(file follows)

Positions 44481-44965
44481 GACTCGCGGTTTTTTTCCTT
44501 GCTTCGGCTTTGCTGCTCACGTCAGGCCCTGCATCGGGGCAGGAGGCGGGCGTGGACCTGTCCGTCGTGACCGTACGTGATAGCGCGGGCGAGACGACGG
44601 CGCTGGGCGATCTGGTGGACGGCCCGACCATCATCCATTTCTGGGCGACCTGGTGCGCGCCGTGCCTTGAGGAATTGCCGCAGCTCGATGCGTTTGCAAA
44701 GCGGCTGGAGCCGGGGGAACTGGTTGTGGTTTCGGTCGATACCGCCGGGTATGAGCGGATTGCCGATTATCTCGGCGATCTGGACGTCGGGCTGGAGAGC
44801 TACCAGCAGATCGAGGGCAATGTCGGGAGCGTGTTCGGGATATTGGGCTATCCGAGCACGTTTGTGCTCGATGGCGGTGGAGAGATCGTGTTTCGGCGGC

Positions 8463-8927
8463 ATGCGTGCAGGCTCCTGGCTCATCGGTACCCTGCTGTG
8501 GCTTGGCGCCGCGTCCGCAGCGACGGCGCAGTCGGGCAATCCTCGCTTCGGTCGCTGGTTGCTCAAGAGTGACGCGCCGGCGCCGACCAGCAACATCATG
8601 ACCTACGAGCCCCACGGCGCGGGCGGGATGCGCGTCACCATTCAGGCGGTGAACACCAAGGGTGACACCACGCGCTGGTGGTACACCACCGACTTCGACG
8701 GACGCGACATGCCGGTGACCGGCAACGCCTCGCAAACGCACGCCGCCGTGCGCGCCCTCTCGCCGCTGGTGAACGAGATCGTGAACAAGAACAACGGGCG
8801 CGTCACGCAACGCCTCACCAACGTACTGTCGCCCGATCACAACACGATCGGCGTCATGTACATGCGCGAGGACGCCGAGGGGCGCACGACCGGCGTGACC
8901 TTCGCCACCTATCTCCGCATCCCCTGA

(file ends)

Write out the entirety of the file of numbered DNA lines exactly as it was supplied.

Positions 44481-44965
44481 GACTCGCGGTTTTTTTCCTT
44501 GCTTCGGCTTTGCTGCTCACGTCAGGCCCTGCATCGGGGCAGGAGGCGGGCGTGGACCTGTCCGTCGTGACCGTACGTGATAGCGCGGGCGAGACGACGG
44601 CGCTGGGCGATCTGGTGGACGGCCCGACCATCATCCATTTCTGGGCGACCTGGTGCGCGCCGTGCCTTGAGGAATTGCCGCAGCTCGATGCGTTTGCAAA
44701 GCGGCTGGAGCCGGGGGAACTGGTTGTGGTTTCGGTCGATACCGCCGGGTATGAGCGGATTGCCGATTATCTCGGCGATCTGGACGTCGGGCTGGAGAGC
44801 TACCAGCAGATCGAGGGCAATGTCGGGAGCGTGTTCGGGATATTGGGCTATCCGAGCACGTTTGTGCTCGATGGCGGTGGAGAGATCGTGTTTCGGCGGC

Positions 8463-8927
8463 ATGCGTGCAGGCTCCTGGCTCATCGGTACCCTGCTGTG
8501 GCTTGGCGCCGCGTCCGCAGCGACGGCGCAGTCGGGCAATCCTCGCTTCGGTCGCTGGTTGCTCAAGAGTGACGCGCCGGCGCCGACCAGCAACATCATG
8601 ACCTACGAGCCCCACGGCGCGGGCGGGATGCGCGTCACCATTCAGGCGGTGAACACCAAGGGTGACACCACGCGCTGGTGGTACACCACCGACTTCGACG
8701 GACGCGACATGCCGGTGACCGGCAACGCCTCGCAAACGCACGCCGCCGTGCGCGCCCTCTCGCCGCTGGTGAACGAGATCGTGAACAAGAACAACGGGCG
8801 CGTCACGCAACGCCTCACCAACGTACTGTCGCCCGATCACAACACGATCGGCGTCATGTACATGCGCGAGGACGCCGAGGGGCGCACGACCGGCGTGACC
8901 TTCGCCACCTATCTCCGCATCCCCTGA